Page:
A sign written in Kriol protesting a proposed port for cruise ships in the town of Placencia
Yu no taim hyaa weh Ai di chrai tel yu: On Not Understanding in Belize
English is the official national language of Belize. It is the language used in the schools, it is the language heard on the television, and it is true that most Belizeans today speak English. However, English is not always a Belizean’s first language, it is not always the language spoken in the homes of Belize, and it is not the language that is necessarily heard on the street. Just like the diversity of people here, there is an equally diverse set of languages.
On any given day here in the south of Belize, I can hear up to seven different languages. I walk through the market and I may hear Q’eqchi’ or Mopan spoken by the Maya women selling vegetables, local fisherman chatting in Garifuna while hawking their fish, vendors selling plastics and household goods speaking Spanish, and I even occasionally hear Plautdietch among the few Mennonite farmers that come to town on market days. The small grocery store nearest my house is run by a family from China, and Chinese can be heard there as well as in the many Chinese food restaurants around town. And I can’t forget English, most audible from American tourists or volunteers walking around town.
Most of these different languages are only spoken among friends and family, so typically they are only overheard, and people easily switch to English when talking with me. However, there is one language that is heard above all others, and one that makes this language experience very strange at times: Kriol. Kriol is a Belizean creole based on English and a number of African languages. According to some, it is the most widely spoken language here in Belize, and after spending eight months here, I would tend to concur.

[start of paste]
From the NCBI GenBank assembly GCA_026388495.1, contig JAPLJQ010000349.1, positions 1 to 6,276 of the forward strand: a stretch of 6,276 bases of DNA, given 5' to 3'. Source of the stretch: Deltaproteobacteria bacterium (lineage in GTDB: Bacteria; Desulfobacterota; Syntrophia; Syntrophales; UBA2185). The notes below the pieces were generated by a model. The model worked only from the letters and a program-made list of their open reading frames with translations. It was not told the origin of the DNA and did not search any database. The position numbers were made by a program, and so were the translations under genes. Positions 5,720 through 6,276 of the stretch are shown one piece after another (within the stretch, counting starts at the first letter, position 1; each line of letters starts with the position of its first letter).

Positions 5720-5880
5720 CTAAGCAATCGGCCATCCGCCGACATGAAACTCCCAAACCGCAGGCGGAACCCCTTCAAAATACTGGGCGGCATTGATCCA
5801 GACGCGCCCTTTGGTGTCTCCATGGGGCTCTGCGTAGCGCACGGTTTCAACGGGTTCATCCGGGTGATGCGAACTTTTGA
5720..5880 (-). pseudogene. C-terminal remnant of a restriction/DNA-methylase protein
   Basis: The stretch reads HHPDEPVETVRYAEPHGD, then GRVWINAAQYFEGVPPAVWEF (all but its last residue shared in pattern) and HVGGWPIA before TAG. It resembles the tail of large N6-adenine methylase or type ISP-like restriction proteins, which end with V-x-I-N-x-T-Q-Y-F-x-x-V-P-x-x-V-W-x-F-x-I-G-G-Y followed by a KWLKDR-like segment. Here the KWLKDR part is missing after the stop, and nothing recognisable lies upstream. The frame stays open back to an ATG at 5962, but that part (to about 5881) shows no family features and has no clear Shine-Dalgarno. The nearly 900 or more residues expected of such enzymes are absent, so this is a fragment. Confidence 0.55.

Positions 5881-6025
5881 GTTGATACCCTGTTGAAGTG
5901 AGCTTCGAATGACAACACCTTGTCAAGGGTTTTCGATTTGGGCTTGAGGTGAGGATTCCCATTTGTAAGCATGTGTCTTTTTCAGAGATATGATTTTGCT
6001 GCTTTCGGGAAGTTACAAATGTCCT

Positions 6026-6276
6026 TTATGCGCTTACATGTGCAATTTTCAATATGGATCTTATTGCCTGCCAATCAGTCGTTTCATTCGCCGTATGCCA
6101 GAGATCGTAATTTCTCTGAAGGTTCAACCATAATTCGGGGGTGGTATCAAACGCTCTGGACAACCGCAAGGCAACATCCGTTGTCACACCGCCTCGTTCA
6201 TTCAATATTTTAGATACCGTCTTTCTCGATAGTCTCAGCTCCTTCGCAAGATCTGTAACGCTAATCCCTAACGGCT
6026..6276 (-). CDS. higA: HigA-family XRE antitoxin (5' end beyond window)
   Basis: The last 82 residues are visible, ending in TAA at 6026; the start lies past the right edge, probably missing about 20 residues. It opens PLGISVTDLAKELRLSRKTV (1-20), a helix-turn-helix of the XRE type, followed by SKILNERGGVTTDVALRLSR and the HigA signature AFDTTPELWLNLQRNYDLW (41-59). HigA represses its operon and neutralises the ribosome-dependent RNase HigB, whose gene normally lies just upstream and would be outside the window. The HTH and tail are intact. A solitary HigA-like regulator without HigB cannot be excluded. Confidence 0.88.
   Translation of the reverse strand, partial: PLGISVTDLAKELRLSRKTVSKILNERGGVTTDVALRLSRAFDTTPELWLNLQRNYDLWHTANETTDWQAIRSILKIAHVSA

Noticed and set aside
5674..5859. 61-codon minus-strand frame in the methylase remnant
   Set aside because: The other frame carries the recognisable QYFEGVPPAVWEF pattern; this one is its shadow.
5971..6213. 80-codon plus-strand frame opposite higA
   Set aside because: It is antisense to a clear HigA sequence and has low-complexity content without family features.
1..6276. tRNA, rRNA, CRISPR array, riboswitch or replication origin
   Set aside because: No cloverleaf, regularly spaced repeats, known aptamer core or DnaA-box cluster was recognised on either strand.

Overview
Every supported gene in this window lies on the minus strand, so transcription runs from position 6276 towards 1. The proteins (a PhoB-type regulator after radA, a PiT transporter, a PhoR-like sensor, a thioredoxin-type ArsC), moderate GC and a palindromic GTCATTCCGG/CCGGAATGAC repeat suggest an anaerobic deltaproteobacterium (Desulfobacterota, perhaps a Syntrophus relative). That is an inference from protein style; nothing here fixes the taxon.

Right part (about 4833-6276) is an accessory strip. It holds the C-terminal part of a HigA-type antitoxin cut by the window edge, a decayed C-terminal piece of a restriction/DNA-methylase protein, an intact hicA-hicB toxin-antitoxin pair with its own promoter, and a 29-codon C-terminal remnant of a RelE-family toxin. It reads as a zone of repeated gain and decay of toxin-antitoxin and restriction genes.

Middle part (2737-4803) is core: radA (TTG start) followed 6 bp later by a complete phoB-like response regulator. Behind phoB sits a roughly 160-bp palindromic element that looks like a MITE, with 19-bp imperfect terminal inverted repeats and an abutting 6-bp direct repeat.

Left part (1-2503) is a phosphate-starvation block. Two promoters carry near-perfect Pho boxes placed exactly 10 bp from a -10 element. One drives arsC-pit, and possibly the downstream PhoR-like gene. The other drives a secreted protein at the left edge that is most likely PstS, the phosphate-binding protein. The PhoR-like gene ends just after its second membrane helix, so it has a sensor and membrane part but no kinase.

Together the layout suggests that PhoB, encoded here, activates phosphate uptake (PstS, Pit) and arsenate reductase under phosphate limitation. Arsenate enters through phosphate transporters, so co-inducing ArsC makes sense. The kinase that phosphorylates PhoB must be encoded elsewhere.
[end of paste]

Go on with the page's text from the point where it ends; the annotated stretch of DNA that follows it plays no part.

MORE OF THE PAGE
Kriol is everywhere, especially here in the main market town in the south of the country. It is a language that is complex and foreign, yet familiar at the same time. The familiarity stems from its English base, such that every sentence might have a word or two in English. However, unless you know Kriol, you can’t understand most of what is being said. Take the title as an example: “Yu no taim hyaa weh Ai di chrai tel yu.” If you say this out loud, you may get parts of it, and it could be translated literally as “you never hear what I’m trying to tell you.” However, it means something more like “you don’t understand me” – a slight difference perhaps, but an important one. As a native English speaker, hearing Kriol was one of the stranger sensations I have had abroad: hearing someone speak to me and getting some of it, but quickly realizing that despite the sprinkling of English, I have no idea what is being said to me.
It has taken a while for me to “get” Kriol. Since most people speak English, they almost always speak in English with me. However, as an anthropologist, I get to spend time hanging out with people. I spend time with them in their everyday moments, and during these times, people easily slip into their “normal” language, in this case, Kriol. I still don’t speak in Kriol – that would feel somehow phony when everyone speaks English just as easily – but I am finally picking up most of the conversations (and jokes!) being held around me.
Along with that understanding of Kriol has come another realization, one that I probably should have had before I even started my research. As with any language, the way Kriol is used reflects on how its users view the world around them. And while English is the official language in the country, Kriol is probably used more frequently in peoples’ everyday lives. Coming here for long-term fieldwork, I assumed that knowing English would suffice in understanding the things I had come here to study. Having been here for a while now, I know that working in English will provide me with adequate and even insightful data, but I do believe something will be missing. While I don’t quite have my finger on it yet, I’m pretty sure that something will be revealed as I continue to explore this place through its other first language – Kriol.
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Photograph by Doug Reeser
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